What the Immigration Bill Is Really About for Republicans

New York Times columnist Charles M. Blow writes that protecting the border isn't the chief concern of many Republicans protesting the latest immigration bill. The detractors are really worried about the vote.

Posted:
 
johnmccainspeaking62213575hc
John McCain (Win McNamee/Getty Images)

In the New York Times, columnist Charles M. Blow parses John McCain's statement regarding the latest immigration bill, saying the senator was really discussing the meeting of race and politics.

Senator John McCain, a member of the Gang of Eight that drafted the original legislation, spoke of his support of the amendment to Fox News on Fridaysaying, "If there's anyone who still will argue that the border's not secure after this, then border security is not their reason for opposing a path to citizenship for the people who are in this country illegally."

McCain is hinting at something that I'll say outright: opposition to a path to citizenship among many Republicans isn't about border security; it's about complexions and elections.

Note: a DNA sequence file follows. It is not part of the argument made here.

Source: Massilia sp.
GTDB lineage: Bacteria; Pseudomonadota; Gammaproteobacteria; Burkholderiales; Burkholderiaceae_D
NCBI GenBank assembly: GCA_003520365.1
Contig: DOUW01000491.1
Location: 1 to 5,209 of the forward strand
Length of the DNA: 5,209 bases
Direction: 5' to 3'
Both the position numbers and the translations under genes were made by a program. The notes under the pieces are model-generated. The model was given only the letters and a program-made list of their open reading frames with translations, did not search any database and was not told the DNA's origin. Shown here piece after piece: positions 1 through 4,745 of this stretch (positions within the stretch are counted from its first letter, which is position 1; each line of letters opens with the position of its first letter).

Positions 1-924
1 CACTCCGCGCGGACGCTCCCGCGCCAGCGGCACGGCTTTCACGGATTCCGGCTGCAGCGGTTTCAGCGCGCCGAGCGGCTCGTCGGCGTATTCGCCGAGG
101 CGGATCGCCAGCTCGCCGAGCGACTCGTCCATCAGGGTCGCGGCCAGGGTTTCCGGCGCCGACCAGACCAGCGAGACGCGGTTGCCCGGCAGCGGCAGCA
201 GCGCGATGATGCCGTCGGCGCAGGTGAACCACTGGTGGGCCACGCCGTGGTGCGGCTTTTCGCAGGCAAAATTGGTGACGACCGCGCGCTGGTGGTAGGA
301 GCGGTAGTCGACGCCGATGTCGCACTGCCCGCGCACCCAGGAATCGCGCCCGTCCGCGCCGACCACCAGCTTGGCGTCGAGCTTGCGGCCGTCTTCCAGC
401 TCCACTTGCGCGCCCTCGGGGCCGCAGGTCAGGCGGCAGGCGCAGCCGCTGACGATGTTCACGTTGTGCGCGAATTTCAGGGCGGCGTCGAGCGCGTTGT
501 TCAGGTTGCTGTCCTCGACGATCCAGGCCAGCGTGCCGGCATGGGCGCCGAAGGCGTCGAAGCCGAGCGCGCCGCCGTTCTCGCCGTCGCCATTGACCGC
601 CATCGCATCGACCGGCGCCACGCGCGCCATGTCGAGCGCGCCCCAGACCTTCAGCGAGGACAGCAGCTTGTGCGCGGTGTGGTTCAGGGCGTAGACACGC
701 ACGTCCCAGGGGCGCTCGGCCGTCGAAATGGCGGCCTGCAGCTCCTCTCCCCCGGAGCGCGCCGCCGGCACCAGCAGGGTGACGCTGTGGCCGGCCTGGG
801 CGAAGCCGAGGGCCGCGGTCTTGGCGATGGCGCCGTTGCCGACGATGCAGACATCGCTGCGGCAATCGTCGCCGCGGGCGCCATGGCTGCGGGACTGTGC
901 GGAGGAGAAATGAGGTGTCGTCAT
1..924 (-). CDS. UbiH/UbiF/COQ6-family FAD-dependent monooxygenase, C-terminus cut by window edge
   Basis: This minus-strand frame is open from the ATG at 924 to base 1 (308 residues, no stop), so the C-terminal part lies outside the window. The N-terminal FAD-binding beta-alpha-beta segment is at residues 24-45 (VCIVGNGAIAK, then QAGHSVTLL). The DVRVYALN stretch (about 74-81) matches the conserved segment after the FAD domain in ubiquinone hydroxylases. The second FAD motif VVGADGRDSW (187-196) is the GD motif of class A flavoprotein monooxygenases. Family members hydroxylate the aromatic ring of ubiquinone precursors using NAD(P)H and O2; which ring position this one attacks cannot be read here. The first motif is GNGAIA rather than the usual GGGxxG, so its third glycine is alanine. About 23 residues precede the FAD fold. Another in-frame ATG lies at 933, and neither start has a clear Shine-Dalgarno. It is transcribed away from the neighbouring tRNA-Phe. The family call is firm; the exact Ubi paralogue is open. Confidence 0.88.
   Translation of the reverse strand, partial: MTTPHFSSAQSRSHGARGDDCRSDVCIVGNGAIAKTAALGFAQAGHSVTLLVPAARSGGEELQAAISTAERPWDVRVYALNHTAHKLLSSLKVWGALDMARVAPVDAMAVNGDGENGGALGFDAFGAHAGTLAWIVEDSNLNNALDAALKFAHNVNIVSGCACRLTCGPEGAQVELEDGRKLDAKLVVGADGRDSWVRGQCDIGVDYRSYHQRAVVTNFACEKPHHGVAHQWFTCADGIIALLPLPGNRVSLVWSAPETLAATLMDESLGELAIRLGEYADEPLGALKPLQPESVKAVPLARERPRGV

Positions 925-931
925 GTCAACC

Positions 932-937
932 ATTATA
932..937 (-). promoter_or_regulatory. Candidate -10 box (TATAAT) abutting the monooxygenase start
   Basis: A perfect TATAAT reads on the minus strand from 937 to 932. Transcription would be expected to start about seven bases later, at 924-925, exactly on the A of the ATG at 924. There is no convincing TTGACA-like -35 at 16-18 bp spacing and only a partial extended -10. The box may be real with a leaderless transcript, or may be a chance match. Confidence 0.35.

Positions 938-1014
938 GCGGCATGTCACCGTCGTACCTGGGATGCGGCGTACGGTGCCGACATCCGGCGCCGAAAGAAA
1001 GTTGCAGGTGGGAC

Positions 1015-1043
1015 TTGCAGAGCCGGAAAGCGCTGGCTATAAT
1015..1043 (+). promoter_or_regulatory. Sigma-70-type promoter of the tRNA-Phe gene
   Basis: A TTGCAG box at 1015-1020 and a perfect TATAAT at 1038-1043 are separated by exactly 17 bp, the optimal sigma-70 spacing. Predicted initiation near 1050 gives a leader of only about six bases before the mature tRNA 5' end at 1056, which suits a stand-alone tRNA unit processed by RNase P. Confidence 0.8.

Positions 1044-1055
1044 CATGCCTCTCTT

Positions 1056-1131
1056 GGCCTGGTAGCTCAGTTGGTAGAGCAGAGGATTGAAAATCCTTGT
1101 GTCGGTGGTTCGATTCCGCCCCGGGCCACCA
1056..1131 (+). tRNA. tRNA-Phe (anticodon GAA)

Many see a pathway to citizenship as a poison pill for the party. No amount of "surging" can sugarcoat it. (Even if the bill passes in the Senate, its prospects in the House remain dubious, because Republicans there refuse to be wrangled. This week, they voted down the farm bill that the House Republicans had proposed.)

Read Charles M. Blow's entire piece at the New York Times.

The Root aims to foster and advance conversations about issues relevant to the black Diaspora by presenting a variety of opinions from all perspectives, whether or not those opinions are shared by our editorial staff.

Like The Root on Facebook. Follow us on Twitter.